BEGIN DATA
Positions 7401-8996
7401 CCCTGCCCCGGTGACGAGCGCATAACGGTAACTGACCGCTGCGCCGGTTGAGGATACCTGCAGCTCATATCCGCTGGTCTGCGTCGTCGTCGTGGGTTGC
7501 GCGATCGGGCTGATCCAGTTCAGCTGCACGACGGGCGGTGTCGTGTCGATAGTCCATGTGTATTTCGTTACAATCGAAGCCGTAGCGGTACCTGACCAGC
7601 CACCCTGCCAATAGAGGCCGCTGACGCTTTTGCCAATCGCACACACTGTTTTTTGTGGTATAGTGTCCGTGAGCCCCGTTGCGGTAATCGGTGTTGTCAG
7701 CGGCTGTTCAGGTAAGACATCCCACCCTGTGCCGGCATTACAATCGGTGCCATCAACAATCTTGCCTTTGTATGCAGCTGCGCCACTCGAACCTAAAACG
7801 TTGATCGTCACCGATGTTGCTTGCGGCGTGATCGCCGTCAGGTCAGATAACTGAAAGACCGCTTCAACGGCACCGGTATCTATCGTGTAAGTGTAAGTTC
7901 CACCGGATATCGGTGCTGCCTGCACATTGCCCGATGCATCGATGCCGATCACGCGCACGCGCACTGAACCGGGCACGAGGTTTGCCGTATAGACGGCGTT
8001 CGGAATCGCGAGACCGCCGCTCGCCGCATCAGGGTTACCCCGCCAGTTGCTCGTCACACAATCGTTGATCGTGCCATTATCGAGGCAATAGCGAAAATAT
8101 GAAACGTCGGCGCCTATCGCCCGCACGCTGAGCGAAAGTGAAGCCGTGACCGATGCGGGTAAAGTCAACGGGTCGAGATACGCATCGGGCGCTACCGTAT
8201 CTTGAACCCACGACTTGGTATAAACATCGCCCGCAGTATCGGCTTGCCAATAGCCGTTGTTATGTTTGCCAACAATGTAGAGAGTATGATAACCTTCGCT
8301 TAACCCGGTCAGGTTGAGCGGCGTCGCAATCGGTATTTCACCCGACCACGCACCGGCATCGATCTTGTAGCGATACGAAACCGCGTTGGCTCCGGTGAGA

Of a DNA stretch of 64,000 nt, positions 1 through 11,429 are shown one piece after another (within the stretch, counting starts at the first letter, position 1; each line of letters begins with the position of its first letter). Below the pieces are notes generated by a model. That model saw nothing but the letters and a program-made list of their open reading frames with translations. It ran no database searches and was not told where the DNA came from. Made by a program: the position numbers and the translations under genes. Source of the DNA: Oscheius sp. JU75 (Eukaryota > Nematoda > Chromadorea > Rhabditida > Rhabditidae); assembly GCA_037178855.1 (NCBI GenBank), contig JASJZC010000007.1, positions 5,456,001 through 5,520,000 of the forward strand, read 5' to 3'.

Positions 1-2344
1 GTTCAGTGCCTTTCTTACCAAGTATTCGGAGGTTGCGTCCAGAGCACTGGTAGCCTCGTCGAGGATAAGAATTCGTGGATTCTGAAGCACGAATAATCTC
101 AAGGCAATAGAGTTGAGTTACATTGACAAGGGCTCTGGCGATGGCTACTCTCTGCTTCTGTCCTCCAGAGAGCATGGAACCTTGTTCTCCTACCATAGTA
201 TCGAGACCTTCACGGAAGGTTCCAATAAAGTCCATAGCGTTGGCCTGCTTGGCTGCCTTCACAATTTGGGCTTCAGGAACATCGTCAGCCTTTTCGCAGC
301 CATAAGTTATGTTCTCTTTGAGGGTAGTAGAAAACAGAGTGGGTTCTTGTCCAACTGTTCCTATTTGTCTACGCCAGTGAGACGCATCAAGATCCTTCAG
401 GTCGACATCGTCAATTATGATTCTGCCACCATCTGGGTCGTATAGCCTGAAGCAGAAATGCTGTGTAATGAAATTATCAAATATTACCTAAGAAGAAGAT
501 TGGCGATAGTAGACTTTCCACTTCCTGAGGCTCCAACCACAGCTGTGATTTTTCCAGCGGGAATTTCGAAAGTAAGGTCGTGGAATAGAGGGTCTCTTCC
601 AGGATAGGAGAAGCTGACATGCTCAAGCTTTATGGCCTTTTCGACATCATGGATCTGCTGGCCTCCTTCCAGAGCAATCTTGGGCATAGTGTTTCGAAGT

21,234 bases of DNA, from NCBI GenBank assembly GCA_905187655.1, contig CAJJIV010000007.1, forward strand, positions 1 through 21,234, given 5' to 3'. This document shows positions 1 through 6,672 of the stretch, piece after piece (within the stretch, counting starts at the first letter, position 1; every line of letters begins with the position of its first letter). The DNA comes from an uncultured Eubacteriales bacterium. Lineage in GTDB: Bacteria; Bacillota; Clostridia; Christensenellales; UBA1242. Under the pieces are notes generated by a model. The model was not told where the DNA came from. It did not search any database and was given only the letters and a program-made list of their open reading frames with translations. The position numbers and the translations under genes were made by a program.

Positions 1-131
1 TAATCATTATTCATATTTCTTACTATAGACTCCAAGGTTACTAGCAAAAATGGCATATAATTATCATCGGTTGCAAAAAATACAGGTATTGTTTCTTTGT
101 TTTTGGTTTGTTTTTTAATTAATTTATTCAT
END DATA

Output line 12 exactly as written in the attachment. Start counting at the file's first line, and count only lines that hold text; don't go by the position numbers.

Of a DNA stretch of 64,000 nt, positions 1 through 11,429 are shown one piece after another (within the stretch, counting starts at the first letter, position 1; each line of letters begins with the position of its first letter). Below the pieces are notes generated by a model. That model saw nothing but the letters and a program-made list of their open reading frames with translations. It ran no database searches and was not told where the DNA came from. Made by a program: the position numbers and the translations under genes. Source of the DNA: Oscheius sp. JU75 (Eukaryota > Nematoda > Chromadorea > Rhabditida > Rhabditidae); assembly GCA_037178855.1 (NCBI GenBank), contig JASJZC010000007.1, positions 5,456,001 through 5,520,000 of the forward strand, read 5' to 3'.